I’d say the momentum is with them for now. At moments on Saturday, Khamenei’s authority, which is that of the Islamic Republic itself, seemed fragile. The revolutionary authorities have always mocked the cancer-ridden Shah’s ceding before an uprising, and vowed never to bend in the same way. Their firepower remains formidable, but they are facing a swelling test.
Just off Revolution Street, I walked into a pall of tear gas. I’d lit a cigarette minutes before — not a habit but a need — and a young man collapsed into me shouting, “Blow smoke in my face.” Smoke dispels the effects of the gas to some degree.
I did what I could and he said, “We are with you” in English and with my colleague we tumbled into a dead end — Tehran is full of them — running from the searing gas and police. I gasped and fell through a door into an apartment building where somebody had lit a small fire in a dish to relieve the stinging.
There were about 20 of us gathered there, eyes running, hearts racing. A 19-year-old student was nursing his left leg, struck by a militiaman with an electric-shock-delivering baton. “No way we are turning back,” said a friend of his as he massaged that wounded leg.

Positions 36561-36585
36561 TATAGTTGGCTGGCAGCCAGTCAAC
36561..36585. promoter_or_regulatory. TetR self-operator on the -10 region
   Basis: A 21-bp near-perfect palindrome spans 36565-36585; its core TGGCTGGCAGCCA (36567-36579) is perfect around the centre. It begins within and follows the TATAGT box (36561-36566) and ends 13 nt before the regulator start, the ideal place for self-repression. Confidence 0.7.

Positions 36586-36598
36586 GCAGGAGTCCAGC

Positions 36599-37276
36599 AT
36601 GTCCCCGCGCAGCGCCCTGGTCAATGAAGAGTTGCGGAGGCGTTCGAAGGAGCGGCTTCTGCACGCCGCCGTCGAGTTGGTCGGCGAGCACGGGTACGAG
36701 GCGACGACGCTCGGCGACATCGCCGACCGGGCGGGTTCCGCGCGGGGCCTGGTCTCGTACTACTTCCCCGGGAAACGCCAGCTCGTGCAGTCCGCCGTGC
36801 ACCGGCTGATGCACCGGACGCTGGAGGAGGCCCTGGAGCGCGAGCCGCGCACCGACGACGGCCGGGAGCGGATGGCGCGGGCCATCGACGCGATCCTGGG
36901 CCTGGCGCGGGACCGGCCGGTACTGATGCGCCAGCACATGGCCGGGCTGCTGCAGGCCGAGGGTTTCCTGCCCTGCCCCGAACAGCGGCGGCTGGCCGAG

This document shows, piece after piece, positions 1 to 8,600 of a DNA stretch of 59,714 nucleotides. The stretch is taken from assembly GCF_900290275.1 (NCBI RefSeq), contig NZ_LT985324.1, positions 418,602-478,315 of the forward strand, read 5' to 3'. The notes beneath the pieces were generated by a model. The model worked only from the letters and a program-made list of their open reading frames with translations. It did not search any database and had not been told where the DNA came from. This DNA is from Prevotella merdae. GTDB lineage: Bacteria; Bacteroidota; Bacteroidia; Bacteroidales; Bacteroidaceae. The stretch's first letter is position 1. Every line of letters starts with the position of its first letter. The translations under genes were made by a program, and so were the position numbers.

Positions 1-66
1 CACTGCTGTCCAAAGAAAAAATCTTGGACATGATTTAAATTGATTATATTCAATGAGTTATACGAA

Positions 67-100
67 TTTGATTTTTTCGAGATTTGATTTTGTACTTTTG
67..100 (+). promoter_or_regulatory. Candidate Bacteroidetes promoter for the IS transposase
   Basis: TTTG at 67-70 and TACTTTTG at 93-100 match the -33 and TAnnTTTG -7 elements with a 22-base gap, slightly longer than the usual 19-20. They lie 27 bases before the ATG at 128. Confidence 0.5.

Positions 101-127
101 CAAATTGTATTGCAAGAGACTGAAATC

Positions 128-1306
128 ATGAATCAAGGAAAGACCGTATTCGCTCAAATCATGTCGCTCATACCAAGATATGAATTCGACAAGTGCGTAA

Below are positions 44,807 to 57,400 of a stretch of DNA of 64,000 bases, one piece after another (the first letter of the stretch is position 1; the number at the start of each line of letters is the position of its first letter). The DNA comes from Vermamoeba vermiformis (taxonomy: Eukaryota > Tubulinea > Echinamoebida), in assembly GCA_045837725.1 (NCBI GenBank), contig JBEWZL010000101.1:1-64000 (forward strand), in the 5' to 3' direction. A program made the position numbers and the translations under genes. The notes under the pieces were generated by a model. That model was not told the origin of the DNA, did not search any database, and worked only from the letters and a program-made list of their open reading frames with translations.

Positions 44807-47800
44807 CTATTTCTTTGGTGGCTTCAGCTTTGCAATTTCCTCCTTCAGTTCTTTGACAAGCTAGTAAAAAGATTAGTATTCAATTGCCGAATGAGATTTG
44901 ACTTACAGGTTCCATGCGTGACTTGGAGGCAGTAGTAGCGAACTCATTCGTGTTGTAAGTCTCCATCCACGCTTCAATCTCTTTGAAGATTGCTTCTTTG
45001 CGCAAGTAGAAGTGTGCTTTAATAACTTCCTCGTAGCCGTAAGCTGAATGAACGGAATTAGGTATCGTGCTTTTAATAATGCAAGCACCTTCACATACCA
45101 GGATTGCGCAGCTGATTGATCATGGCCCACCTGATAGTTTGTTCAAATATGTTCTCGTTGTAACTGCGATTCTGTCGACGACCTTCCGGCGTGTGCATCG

Later, we moved north, tentatively, watching the police lash out from time to time, reaching Victory Square where a pitched battle was in progress. Young men were breaking bricks and stones to a size for hurling. Crowds gathered on overpasses, filming and cheering the protesters. A car burst into flames. Back and forth the crowd surged, confronted by less-than-convincing police units.
I looked up through the smoke and saw a poster of the stern visage of Khomeini above the words, “Islam is the religion of freedom.”
Later, as night fell over the tumultuous capital, gunfire could be heard in the distance. And from rooftops across the city, the defiant sound of “Allah-u-Akbar” — “God is Great” — went up yet again, as it has every night since the fraudulent election. But on Saturday it seemed stronger. The same cry was heard in 1979, only for one form of absolutism to yield to another. Iran has waited long enough to be free.